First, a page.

1 O Faith! thou workest miracles
Upon the hearts of men,
Choosing thy home in those same hearts
We know not how or when.
To one thy grave unearthly truths
A heav’nly vision seem
While to another’s eye they are
A superstitious dream.
2 To one the deepest doctrines look
So naturally true,
That when he learns the lesson first
He hardly thinks it new.
To other hearts the selfsame truths
No light or heat can bring
They are but puzzling phrases strung
Like beads upon a string.
3 O gift of gifts! O grace of faith!
My God! how can it be?
That Thou, who hast discerning love,
Shouldst give that gift to me?
There was a place, there was a time,
Whether by night or day,
Thy Spirit came and left that gift,
And went upon His way.
4 How many hearts Thou mightst have had
More innocent than mine!
How many souls more worthy far
Of that sweet touch of Thine!
Ah grace! into unlikeliest hearts
It is thy boast to come,
The glory of thy light to find
In darkest spots a home.
5 How will they live, how will they die,
How bear the cross of grief,
Who have not got the light of faith,
The courage of belief?
The crowd of cares, the weightiest cross
Seem trifles less than light,
Earth looks so little and so low,
When faith shines full and bright.
6 O happy, happy that I am!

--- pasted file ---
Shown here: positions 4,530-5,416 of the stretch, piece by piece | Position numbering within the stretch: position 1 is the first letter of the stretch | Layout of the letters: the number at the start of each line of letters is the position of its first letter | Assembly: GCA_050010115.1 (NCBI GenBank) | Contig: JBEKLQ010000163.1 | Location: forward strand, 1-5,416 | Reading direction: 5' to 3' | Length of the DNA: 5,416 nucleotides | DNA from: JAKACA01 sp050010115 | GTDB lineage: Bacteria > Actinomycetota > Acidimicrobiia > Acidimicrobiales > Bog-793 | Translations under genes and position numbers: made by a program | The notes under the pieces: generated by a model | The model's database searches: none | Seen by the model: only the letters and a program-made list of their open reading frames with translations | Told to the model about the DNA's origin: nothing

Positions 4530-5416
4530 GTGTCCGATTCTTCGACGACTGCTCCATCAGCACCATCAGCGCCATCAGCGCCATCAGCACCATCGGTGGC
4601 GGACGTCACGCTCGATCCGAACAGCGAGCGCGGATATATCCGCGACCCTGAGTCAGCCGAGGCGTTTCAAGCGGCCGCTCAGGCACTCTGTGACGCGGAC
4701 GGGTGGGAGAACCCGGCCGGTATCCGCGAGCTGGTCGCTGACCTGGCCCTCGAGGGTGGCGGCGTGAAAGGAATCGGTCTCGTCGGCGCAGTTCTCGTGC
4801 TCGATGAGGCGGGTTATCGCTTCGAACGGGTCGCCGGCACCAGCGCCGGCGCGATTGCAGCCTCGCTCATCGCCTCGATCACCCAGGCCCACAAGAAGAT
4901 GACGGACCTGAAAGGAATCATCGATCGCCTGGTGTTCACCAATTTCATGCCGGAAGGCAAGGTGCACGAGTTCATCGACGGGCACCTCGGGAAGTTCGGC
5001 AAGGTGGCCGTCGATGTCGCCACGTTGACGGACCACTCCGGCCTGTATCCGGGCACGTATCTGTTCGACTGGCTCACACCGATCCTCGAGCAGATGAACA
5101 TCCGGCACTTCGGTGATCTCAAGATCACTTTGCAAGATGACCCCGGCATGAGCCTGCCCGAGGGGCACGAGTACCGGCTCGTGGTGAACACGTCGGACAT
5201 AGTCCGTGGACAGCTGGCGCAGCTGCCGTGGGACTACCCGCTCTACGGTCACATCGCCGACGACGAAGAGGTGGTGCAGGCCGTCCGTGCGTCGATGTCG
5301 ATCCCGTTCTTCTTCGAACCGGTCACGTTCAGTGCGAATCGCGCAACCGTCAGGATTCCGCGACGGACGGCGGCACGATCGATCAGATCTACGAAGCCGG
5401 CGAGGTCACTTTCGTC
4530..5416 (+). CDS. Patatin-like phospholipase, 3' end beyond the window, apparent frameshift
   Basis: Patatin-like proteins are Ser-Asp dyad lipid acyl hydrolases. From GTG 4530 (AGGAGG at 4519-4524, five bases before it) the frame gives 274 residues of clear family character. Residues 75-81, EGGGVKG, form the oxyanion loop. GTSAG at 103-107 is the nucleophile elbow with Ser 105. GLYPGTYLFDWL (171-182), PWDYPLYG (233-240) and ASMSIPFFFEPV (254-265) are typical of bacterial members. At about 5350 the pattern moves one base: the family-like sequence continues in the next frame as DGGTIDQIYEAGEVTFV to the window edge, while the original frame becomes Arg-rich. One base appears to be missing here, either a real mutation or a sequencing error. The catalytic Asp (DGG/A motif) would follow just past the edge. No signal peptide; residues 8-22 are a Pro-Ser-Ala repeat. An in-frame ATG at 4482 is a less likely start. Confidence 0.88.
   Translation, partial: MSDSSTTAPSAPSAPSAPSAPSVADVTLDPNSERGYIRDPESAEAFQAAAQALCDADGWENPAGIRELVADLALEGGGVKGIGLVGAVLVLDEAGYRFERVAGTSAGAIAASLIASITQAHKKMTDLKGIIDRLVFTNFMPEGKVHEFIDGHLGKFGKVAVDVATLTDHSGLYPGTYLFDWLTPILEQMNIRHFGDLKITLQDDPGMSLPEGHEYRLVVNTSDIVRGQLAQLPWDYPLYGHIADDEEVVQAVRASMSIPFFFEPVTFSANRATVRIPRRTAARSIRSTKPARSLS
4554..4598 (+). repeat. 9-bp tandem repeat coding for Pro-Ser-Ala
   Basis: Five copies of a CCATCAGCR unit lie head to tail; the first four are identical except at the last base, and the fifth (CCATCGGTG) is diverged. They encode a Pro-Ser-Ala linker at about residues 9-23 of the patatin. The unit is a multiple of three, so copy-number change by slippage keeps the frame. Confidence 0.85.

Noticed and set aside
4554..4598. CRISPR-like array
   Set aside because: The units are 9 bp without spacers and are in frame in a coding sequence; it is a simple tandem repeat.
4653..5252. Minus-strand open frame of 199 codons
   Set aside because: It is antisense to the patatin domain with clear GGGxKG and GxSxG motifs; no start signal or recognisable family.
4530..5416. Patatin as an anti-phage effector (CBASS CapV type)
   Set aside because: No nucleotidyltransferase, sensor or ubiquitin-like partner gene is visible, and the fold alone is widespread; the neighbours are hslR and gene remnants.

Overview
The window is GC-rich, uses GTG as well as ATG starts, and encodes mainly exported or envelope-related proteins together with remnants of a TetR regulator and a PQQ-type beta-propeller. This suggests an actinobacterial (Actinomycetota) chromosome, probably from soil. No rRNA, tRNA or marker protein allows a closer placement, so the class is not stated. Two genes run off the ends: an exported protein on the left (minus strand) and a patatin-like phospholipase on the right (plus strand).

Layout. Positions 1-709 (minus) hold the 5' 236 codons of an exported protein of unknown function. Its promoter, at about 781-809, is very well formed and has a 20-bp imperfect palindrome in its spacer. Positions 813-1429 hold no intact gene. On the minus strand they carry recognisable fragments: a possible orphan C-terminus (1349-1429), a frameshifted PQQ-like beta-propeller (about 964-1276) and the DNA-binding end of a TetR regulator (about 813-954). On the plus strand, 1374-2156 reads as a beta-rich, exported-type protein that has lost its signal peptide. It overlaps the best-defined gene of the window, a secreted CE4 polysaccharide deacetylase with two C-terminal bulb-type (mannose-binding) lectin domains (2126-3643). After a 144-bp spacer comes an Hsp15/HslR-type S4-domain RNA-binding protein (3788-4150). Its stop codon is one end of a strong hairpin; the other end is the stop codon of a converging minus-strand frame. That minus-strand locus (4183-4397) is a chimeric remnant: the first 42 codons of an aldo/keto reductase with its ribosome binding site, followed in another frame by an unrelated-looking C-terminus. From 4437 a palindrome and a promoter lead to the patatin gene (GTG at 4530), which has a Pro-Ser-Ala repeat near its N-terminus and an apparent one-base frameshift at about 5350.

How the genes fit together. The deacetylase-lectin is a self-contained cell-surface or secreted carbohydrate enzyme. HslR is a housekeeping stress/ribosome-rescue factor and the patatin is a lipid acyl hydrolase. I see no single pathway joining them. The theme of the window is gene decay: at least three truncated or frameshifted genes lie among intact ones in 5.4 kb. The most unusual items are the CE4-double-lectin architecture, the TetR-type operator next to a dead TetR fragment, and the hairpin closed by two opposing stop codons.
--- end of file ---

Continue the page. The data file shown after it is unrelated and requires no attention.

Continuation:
If thou canst be, O faith!
The treasure that thou art in life,
What wilt thou be in death?
Thy choice, O God of goodness! then
I lovingly adore;
O give me grace to keep Thy grace,
And grace to merit more!
Raised in the Church of England, Frederick W. Faber (b. Calverly, Yorkshire, England, 1814; d. Kensington, London, England, 1863) came from a Huguenot and strict Calvinistic family background. He was educated at Balliol College, Oxford, and ordained in the Church of England in 1839. Influenced by the teaching of John Henry Newman, Faber followed Newman into the Roman Catholic Church in 1845 and served under Newman's supervision in the Oratory of St. Philip Neri. Because he believed that Roman Catholics should sing hymns like those written by John Newton, Charles Wesley, and William Cowpe, Faber wrote 150 hymns himself. One of his best known, "Faith of Our Fathers," originally had these words in its third stanza: "Faith of Our Fathers! Mary'… Go to person page >
O Faith! thou workest miracles. F. W. Faber. [Faith.] Appeared in his Jesus and Mary, 1849, in 12 stanzas of 4 lines, and entitled "Conversion." It was also included in his Hymns, 1862. The hymn "O Gift of gifts! O grace of Faith," in the Hymnary, 1872, and others, is composed of stanzas v. vii.-x. and xii. of this hymn slightly altered.
Display Title: O Faith! Thou Workest MiraclesFirst Line: O Faith! thou workest miraclesTune Title: YOUR SAVIOUR WEPTAuthor: Frederick W. FaberMeter: CMDSource: Jesus and Mary (London: James Burns, 1849)